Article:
By Chris Walsh
A full-on disaster is brewing in Michigan, with a recent court ruling threatening to sink the state’s medical marijuana industry.
The ruling essentially makes it illegal for businesses to sell pot, meaning the estimated 300 to 400 dispensaries currently operating in Michigan will have to close or face the possibility of raids and criminal prosecution.
The impact of the ruling was immediate. Two dispensaries were raided just after the ruling, and many medical marijuana centers shut their doors or stopped selling weed until they get more clarification about how this is going to play out.
An appeal is possible, and some say likely. There’s also a ton of ambiguity tied to the ruling, and some non-profit dispensaries that rely on donations are staying open, figuring they can make a legal case for doing so.
But it doesn’t look good for dispensaries and related businesses at this point.
What’s happening in Michigan highlights just how quickly things can change in the medical marijuana industry, and it should serve as a wake-up call to dispensaries in other states that have been lulled into a false sense of security. Rules and regulations can change very quickly, as we’ve seen not only in Michigan but also in cities across the country that have banned pot dispensaries despite state laws allowing medical marijuana sales.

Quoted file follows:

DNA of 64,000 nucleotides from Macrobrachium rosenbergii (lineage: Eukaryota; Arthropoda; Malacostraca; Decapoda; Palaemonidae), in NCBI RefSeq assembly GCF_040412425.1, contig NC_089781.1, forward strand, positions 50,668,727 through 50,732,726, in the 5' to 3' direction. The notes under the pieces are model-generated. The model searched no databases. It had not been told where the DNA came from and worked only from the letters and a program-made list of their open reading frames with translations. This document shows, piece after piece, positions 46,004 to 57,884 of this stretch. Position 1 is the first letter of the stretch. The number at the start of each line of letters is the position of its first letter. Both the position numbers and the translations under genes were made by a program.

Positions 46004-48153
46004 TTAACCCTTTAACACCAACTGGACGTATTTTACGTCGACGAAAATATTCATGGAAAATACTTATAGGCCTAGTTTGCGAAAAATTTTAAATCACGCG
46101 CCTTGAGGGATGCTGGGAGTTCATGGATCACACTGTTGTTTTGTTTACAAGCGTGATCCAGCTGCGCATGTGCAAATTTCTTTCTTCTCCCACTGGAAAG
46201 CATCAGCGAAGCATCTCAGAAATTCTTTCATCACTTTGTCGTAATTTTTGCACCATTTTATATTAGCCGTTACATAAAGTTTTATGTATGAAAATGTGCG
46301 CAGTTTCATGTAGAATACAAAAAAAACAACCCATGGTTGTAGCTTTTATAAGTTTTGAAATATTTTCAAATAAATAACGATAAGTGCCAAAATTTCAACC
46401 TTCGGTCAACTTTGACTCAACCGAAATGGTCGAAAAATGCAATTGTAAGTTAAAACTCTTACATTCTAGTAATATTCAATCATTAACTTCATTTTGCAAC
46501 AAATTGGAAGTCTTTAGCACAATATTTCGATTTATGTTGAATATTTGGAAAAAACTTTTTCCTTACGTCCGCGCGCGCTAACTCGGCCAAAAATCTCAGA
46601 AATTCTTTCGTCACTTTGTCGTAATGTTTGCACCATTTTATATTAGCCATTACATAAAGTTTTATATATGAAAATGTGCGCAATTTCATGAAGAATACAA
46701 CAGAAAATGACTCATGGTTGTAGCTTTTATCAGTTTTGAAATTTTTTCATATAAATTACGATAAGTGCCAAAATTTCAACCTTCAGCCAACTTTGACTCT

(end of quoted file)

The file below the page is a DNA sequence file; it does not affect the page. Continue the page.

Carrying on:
The best advice we can give is to make sure you have your finger on the pulse of the political scene in your city and state. You need to know what’s coming down the pipeline. If there’s a shift in the winds of public opinion or a political movement to ban dispensaries, you should start preparing professionally and emotionally for the worst-case scenario. These types of rulings hurt unprepared dispensary owners the most, as owners are left with thousands in debt and no job.
One final thought: Colorado dispensary owners should thank their lucky stars. The whole mess in Michigan is mostly the result of the state’s vague medical marijuana laws, which don’t cover dispensaries or outline how patients can legally get their weed. I’ve heard a lot of complaints over the past few months about how burdensome it is to operate a pot dispensary in Colorado, where the marijuana industry is highly regulated. But – and I’ve stated this numerous times before – those strict regulations are exactly what could prevent a situation similar to the one in Michigan from playing out in Colorado.
Chris Walsh is the editor of Medical Marijuana Business Daily